Released: May 23, 2013
Bacteria can move electrons at least half a millimeter across a scaffolding made by themselves, of themselves, even under starving conditions—this new finding by EMSL staff and users challenges conventional wisdom.
The great repression
Released: January 29, 2013
New studies using Arabidopsis thaliana and mass spectrometry tools at EMSL are offering insight about genetic and biochemical processes that govern gene regulation and development in plants—an understanding relevant to biomass-to-biofuel production.
Released: December 12, 2012
Proteomics tools at EMSL helped characterize soybean root hairs and their responses to symbiotic rhizobial colonization and infection. These studies could help scientists redesign plants and improve crop yields, benefitting both food and biofuel production.
A living portrait
Released: June 28, 2012
An exciting and novel technique developed at EMSL now allows researchers to characterize, with high sensitivity and in time and space, the metabolite profile of living microbial communities grown on a soft agar surface.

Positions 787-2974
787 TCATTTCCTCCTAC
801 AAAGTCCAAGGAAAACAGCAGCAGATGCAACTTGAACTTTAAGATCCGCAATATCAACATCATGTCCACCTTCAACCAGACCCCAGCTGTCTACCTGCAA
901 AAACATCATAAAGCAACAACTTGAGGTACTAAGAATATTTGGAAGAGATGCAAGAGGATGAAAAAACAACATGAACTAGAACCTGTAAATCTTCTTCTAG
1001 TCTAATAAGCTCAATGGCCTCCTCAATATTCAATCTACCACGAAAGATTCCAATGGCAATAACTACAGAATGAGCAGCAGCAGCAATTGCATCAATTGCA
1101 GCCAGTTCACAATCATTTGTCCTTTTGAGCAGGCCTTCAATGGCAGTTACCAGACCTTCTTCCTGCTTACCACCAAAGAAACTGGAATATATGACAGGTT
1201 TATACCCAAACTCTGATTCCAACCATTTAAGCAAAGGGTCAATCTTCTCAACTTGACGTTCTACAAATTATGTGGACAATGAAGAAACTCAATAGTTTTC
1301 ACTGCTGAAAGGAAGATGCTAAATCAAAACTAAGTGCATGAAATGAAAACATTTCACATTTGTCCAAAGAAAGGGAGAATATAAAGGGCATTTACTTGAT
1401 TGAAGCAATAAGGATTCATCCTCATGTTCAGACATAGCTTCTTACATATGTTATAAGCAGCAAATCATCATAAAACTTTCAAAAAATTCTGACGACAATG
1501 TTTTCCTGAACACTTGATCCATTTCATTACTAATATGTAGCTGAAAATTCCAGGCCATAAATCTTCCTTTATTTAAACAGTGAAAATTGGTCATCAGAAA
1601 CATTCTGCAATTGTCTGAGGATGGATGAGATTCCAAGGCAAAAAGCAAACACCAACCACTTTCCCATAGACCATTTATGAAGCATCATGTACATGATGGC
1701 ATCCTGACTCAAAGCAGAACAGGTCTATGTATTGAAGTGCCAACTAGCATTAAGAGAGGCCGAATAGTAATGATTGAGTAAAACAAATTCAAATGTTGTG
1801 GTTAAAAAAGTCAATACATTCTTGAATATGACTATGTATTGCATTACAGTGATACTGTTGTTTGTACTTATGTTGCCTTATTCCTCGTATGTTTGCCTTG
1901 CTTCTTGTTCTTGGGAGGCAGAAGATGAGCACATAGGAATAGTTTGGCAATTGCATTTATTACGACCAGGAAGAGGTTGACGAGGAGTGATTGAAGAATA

Released: September 26, 2011
A team of researchers from University of Illinois and EMSL apply a new approach for discovering therapeutic targets for Parkinson's Disease.
Microbes that Immobilize
Released: June 01, 2011
Scientists used a model organism isolated from a uranium seep of the Columbia River to quantify how extracellular polymeric substances in subsurface environments can be used to immobilize radionuclide contaminants such as uranium U (VI) at contaminated sites.
Top-to-Bottom Protein Characterization
Released: March 16, 2011
Scientists from Pacific Northwest National Laboratory and Korea University have demonstrated that using pepsin digestion and integrating two strategies for in-depth characterization and quantitation of proteins—bottom-up and top-down—can provide more effective protein characterization in less time.
Just How Fast Can Bacteria Grow? It Depends.
Released: November 29, 2010
Some fast-growing bacteria such as pathogenic strains of E. coli can sicken and kill us; other fast-growing bacteria in a subsurface environment can be used to gobble up chemical contaminants. Proteomic research at EMSL is helping validate a bacterial model and is providing insights into the key proteins and metabolic pathways that are essential for encouraging and discouraging bacterial growth in a changing environment.